I will force my body to be my weapon and my statement
Black and White (1978) *****
Having exhausted the well of songs left over from the pub days, the Stranglers entered the studio in 1978 for a set of all-new material. The results are a few strides forward in musical sophistication while not abandoning the well-established formula of the first two albums: it's definitely of a piece with the early Stranglers sound, but the arrangements and (especially) the words have grown a mite more complex. Only two songs dabble in interpersonal relationships, with the rest advancing to more arrestingly novel fare, sometimes explicitly political, sometimes more esoteric. It's a more decidedly uncommercial, weirder and more difficult album than Rattus or Heroes, and only produced one major hit, "Nice 'N Sleazy," which almost brought court action from Sinatra's lawyers for the insult. The title may define the aesthetic of the early Stanglers attitude, though the verses strike out for more arcane shores, recounting sagas of Viking plunder with vaguely Old Testament aplomb. Musically, it's a terrific slow thud of a groove, punky reggae done right, more skillfully and imaginatively than the Clash or Slits ever accomplished: JJ Burnel's bass lays down the convoluted, grunting hook while Hugh Cornwell's guitar slashes away in short jagged chops, and Dave Greenfield splashes bizarre, Pere Ubu-esque synth splatterings all over the place.
When I first heard this album, I wasn't sure what to make of it; it sounded like equal parts brilliance and crap. Unlike the straightforward pop-punky thrustings of Heroes, the Stranglers here are in an experimental mood and nearly every song is a small to significant alteration with formula. Some of which works thrillingly, some of which doesn't, which is another way of saying that this album must be taken as a whole greater than its individual parts. It's perhaps best to view this album as not divided between a black and a white side, but between A-sides and B-sides. The top-notch tunes are their finest work, and while the weaker tracks aren't up to that high standard, are at the very least interesting changes of pace, exploring stylistic avenues beyond the Stranglers' usual ken, and only one of those do I consider truly grating. "Enough Time," not so coincidentally is Cornwell's least favorite track on the album, and it closes out the album on a low note with a harsh metallic grind, Hugh tunelessly shouting a chicken-little warning about impending environmental catastrophe; the music is as ugly and unappealing as its subject matter of industrial skies collapsing into black, which may or may not have been intentional.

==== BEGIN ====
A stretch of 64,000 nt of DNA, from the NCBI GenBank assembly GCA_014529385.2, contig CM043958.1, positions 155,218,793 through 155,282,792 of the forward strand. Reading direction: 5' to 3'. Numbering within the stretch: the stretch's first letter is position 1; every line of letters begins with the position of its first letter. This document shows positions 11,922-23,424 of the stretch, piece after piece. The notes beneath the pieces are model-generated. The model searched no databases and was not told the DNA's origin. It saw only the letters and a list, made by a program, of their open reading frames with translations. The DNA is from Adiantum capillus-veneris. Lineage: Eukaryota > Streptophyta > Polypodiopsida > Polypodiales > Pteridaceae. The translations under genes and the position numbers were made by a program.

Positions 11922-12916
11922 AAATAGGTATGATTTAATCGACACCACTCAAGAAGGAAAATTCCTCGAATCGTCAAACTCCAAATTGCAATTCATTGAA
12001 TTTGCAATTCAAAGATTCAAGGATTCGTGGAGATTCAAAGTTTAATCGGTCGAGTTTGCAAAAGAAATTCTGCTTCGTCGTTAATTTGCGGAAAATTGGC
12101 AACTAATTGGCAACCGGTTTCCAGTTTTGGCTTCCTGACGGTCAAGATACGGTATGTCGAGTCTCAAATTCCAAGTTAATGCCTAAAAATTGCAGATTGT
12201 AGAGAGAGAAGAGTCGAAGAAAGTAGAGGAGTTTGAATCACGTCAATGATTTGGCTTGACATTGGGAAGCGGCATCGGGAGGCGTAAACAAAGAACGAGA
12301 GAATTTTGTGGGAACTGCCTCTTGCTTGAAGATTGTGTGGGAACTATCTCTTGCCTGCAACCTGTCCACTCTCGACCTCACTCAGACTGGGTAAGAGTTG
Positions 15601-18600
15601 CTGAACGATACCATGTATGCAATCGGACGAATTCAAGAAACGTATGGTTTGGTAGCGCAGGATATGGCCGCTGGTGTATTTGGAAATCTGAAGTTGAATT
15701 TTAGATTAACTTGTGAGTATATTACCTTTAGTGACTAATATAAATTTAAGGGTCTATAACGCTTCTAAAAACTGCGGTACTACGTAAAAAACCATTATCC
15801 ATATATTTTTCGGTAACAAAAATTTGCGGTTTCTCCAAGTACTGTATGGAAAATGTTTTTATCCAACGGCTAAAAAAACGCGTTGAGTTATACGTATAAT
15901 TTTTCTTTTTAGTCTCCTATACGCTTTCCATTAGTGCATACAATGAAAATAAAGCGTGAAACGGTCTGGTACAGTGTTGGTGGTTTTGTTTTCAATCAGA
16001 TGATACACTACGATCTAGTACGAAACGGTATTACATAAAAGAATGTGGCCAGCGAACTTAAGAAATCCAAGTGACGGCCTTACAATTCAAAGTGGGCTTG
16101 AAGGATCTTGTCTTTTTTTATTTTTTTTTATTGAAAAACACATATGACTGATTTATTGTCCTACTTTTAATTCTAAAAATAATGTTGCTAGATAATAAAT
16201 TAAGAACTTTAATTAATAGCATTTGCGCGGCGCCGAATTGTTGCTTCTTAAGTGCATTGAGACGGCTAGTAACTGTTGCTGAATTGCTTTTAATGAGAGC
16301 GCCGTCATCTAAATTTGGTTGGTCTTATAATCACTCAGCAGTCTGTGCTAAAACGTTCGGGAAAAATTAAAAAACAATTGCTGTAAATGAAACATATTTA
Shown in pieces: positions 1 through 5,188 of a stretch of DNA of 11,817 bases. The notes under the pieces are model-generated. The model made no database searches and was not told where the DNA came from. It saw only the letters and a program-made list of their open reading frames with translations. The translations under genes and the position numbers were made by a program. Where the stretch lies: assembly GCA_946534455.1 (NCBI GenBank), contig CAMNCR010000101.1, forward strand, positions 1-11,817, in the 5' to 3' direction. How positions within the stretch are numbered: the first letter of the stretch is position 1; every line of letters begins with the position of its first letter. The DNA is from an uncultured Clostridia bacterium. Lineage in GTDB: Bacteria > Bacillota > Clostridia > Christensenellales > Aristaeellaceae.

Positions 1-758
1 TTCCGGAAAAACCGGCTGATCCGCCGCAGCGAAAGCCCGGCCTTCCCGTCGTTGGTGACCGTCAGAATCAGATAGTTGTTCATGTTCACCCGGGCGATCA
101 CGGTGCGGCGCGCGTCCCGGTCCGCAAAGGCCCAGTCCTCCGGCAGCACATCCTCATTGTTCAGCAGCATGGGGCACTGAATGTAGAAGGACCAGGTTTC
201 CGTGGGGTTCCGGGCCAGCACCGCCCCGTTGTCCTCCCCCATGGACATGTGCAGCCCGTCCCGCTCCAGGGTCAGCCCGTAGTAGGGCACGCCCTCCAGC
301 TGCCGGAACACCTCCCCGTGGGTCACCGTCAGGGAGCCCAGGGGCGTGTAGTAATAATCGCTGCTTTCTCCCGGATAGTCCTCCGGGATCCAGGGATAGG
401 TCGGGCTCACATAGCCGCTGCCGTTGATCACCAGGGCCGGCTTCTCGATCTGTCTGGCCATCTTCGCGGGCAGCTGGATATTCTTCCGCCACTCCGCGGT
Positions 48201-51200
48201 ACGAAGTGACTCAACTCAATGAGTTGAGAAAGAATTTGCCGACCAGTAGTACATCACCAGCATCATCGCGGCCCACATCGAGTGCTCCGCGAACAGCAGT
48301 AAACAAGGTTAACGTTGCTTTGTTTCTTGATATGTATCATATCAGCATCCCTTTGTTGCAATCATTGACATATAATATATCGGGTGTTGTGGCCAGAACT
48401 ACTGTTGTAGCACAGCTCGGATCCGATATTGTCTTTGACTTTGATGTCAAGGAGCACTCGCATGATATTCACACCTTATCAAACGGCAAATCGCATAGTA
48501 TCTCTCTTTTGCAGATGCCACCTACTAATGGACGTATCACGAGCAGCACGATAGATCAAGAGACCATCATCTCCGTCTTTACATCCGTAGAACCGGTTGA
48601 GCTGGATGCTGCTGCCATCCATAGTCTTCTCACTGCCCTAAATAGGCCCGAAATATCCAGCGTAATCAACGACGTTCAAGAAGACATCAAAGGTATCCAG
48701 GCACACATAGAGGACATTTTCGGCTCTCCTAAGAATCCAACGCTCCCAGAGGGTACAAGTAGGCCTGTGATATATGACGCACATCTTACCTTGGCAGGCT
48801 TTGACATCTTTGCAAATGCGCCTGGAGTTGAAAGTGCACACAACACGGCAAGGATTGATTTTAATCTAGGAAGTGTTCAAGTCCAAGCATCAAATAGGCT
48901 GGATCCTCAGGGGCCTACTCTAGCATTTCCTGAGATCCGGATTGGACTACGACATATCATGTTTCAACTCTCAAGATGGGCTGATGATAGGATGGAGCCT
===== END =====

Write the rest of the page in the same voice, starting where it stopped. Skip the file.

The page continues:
The album gets off an a breakneck start, as the schoolboy military fantasy "Tank," is almost certainly the fastest song the Stranglers ever put to vinyl, with Jet Black's frenetic drumming in overdrive and Greenfield's fingers fluctuating at lightning capacity. One good thing about the Stranglers is that they knew how to pace an album, as once you've caught your breath they ease into the groove of "Nice 'N Sleazy," and then the even slower, softly carnivalesque "Outside Tokyo". Not much to say about that third track, a meditation about Japanese timepieces that circles around to nowhere, but it's a fair if insubstantial way to wind down before the watch winds back up for "Hey! (Rise of the Robots)". Inspired by Isaac Asimov's I, Robot, it's a frenetic almost No-Wavish jam driven by atonal sax wailing courtesy of Lora Logic of X-Ray Spex. So, out of the first four tracks, that's two A-sides, and two weird B-sides. Next comes another A-side, "Sweden (All Quiet on the Eastern Front)" based on Cornwell's experience during his residency at Swedish university as a biochemist. It certainly gained the Stranglers some noteriety in that country, as the Swedes did not take kindly to the portrait of their homeland as a deadly dull "hypochondriac tombstone" where there's "too much time to think, too little to do." The first side of the album (can't tell if it's the black or white side, since I have this on CD) closes with another six-minute prog epic, "Toiler on the Sea," - more Vikings, and it gave Flock of Seagulls a band name. It's sobloodyfuckingfantastic! Perhaps my favorite Stranglers track, it boasts a brilliant dynamical arrangement that shows off every instrument - drums, bass, guitar, keyboards - as lead. This is how a band should sound as a band.